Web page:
Cohen, Quintner, Buchanan, Nielson & Guy (2011) writing movingly of the potential role health professionals have in stigmatising those experiencing chronic pain. I wonder if the very way we investigate pain, the scientific model so often used to examine aspects of pain and pain management that works by compartmentalising people into “them” (usually people with pain) and “us” (usually researchers and clinicians) also leads to a sense that “we” are different somehow from people who experience pain. And hence from there to organisations established to study the pain of “them” without actually including “them”.

I wonder how many people working in the field of pain and pain management experience pain. Hopefully ALL of them sorry, US. And that means we need to begin thinking about how easily any one of us could become a person living with pain, and perhaps begin considering how we could work together to shift the societal belief that there is a “them” and “us.

Cohen, Milton, Quintner, John, Buchanan, David, Nielsen, Mandy, & Guy, Lynette. (2011). Stigmatization of patients with chronic pain: The extinction of empathy. Pain Medicine, 12(11), 1637-1643.

Garden, Rebecca. (2009). Expanding clinical empathy: an activist perspective. Journal of General Internal Medicine, 24(1), 122-125.

Martel, Marc O. , Finan, Patrick H. , Dolman, Andrew J. , Subramanian, Subu , Edwards, Robert R. , Wasan, Ajay D. , & Jamison, Robert N. . (2015). Self-reports of medication side effects and pain-related activity interference in patients with chronic pain: a longitudinal cohort study. Pain, 156(6), 1092-1100.

Riess, Helen. (2010). Empathy in medicine–a neurobiological perspective. JAMA, 304(14), 1604-1605. doi: dx.doi.org/10.1001/jama.2010.1455


  1. Bronnie, thank you for raising this issue. Perhaps it is time to re-name the IASP to IASPP (International Association for the Study of People in Pain). The other issue worth pondering over is how extraordinarily successful we have been in reifying the particular lived experience that we call “pain”. The well-intentioned initiative to categorise chronic (unexplained) pain as a disease-in-and-of-itself exemplifies how some notable people in the world of pain medicine have fallen into this ever so subtle logical trap (Cohen et al. 2013).

    Reference: Cohen ML, Quintner JL, Buchanan DA. Is chronic pain a disease? Pain Med 2013; 14: 1284-1288.

    1. P.S. How often do we hear from clinicians that they are attempting to treat a “thing” called “pain”?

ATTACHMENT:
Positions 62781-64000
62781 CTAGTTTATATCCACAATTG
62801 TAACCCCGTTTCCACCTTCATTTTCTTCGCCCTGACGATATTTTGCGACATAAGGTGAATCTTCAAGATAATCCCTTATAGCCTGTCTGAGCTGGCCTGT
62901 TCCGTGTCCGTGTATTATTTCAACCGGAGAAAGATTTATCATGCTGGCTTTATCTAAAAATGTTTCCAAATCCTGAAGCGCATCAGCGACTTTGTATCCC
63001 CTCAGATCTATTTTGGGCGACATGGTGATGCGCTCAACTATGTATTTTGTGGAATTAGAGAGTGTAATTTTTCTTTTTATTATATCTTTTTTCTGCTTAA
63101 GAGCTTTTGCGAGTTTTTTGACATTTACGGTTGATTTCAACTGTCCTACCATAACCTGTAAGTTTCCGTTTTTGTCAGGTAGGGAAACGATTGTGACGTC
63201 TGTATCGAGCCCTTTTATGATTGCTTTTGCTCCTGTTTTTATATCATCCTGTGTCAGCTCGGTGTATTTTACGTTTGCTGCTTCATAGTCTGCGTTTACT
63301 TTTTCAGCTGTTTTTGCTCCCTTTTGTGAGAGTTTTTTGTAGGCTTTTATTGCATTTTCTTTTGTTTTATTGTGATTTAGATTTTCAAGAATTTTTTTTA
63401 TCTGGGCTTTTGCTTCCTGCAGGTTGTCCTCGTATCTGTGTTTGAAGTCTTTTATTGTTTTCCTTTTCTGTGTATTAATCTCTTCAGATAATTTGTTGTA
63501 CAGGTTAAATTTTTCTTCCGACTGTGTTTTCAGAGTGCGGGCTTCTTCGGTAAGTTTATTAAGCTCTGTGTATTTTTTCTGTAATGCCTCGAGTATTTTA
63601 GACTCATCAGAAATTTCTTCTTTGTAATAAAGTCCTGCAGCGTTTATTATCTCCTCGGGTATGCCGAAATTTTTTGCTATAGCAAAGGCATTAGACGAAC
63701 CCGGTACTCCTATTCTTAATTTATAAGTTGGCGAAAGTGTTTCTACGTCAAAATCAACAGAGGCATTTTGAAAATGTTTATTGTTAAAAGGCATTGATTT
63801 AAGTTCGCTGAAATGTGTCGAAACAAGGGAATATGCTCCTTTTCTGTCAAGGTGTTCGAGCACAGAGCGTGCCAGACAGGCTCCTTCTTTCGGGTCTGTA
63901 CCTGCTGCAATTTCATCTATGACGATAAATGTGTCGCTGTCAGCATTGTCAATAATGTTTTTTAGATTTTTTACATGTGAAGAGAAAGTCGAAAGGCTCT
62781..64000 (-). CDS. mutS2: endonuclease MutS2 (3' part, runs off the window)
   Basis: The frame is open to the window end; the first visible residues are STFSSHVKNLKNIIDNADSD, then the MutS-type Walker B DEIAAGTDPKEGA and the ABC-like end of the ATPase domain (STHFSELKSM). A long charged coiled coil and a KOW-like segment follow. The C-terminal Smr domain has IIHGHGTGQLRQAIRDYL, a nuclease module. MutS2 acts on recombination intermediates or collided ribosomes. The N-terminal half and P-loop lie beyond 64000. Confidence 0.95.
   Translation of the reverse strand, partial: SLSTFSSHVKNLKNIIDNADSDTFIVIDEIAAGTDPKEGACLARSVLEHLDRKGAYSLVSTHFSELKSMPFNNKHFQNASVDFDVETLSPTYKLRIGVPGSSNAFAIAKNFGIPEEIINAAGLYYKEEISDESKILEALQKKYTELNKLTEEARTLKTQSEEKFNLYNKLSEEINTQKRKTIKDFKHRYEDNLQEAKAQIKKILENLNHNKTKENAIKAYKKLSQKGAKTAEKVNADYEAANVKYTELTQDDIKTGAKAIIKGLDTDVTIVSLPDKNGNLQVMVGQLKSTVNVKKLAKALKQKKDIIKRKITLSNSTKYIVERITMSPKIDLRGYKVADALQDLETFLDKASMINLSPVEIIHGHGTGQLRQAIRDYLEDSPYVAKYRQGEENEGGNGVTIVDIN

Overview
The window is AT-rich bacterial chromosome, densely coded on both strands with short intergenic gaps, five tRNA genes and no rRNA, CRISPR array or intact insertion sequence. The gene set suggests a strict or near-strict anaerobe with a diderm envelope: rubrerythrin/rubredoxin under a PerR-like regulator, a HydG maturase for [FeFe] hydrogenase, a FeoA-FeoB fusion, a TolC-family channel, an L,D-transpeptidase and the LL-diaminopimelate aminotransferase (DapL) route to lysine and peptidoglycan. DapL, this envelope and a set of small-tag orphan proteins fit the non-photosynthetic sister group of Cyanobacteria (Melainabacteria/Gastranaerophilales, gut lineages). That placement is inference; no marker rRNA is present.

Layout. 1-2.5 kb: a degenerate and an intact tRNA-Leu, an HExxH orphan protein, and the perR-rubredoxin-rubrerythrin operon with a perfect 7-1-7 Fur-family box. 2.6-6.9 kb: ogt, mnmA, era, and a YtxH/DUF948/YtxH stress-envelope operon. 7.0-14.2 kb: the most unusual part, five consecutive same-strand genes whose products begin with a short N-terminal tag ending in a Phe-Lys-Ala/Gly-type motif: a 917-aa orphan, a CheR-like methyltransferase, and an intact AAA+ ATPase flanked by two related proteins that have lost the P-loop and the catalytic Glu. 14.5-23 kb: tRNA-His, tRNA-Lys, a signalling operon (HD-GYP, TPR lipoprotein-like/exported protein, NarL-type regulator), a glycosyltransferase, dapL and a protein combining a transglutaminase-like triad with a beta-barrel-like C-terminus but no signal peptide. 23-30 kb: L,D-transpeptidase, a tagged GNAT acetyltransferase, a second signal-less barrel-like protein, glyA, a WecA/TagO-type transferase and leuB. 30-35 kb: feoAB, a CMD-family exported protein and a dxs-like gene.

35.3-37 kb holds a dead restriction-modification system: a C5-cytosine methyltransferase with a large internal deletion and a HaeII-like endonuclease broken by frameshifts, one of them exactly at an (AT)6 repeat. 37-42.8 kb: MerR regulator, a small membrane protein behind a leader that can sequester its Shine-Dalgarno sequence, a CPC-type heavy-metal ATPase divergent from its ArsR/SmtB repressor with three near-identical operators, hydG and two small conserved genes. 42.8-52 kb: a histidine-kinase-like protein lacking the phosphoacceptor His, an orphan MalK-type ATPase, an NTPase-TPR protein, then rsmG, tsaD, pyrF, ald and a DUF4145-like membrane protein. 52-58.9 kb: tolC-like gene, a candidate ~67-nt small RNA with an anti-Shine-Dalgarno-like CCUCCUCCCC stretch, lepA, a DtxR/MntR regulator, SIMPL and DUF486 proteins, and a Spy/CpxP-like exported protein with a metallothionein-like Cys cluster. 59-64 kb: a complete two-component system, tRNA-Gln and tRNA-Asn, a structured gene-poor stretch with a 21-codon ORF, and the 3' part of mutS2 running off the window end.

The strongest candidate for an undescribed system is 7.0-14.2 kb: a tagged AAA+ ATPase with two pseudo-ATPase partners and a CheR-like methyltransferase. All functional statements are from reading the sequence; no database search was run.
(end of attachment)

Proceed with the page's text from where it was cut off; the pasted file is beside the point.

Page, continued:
2. Great idea John. It’s really struck me recently that our national and international organisations for studying our human experience of pain have some gaps in how they’re situated – but as I reflect again, it’s likely a discourse that began in a biomedical context but has yet to move into a social one. I’m about to write a letter to the Editor of NZPS saying pretty much the same thing – where is our “outreach” and inclusion of people living with pain?

  2. Congratulations on yet another well phrased comment regarding the need for more understanding of the patient in pain science. It is, however, not entirely true that patients are not incorporated into the pain science community: The initiative ‘Societal Impact of Pain’ is a good example as well is the patient advocate, Peter Moore (Pain Toolkit) who definitely also has a valid voice.
    The missing link, as far as I can see, is the (lack of) systematic implementation of clinical observations (e.g. the effect of the ‘therapeutic alliance’) in to the study of pain. In a lame attempt to provoke-by-humor I’ve repeatedly suggested that IASP should be renamed ‘IASN’: ‘International Association for the Study of Nociception’ until ‘pain’ can be firmly incorporated into the sciences. The sessions on pain per se is scarce at best at the international conferences. Actually, having attended pain science conferences over the last decade I have never been presented with the opportunity to attend a single session with a scientific approach to the phenomenon ‘pain’ without somehow having to justify a neurophysiological or cognitive theorem for it! Why is it that PAIN in and of itself does not belong in the sciences??? We must start to incorporate new sciences to supplement the existing (and much needed) knowledge of what nociception can teach us about pain. A recent article by Dr. Mick Thacker from King’s College London is a great example of how we can integrate philosophy – and thus a theoretical understanding of consciousness – into pain science.

    Article reference:
    Thacker, MA (2015) Louis Gifford – revolutionary: The Mature Organism Model, an embodied cognitive perspective of pain. In Touch, No 152 (Autumn edition)

    1. Thanks Morten, I agree! The Societal Impact of Pain is one of the very few exceptions to the overall reticence to include people in our understanding of pain. and Pete Moore is awesome! But in the publications and general discourse in scientific journals and conferences it’s incredibly rare to have a person living with pain being featured or even mentioned anywhere. And I think it’s time to stop! Surely now there are enough people who recognise this omission? And I love Mick Thacker’s writing, although I’m not a philosopher (I think I’d need another lifetime to learn philosophy sufficiently well enough to talk knowledgeably about pain). To me it’s the social and personal that seem to be missing from our current examination of pain. I hope to work on this over the rest of my career.

  3. First of all, I completely agree with your perspective, Bronnie.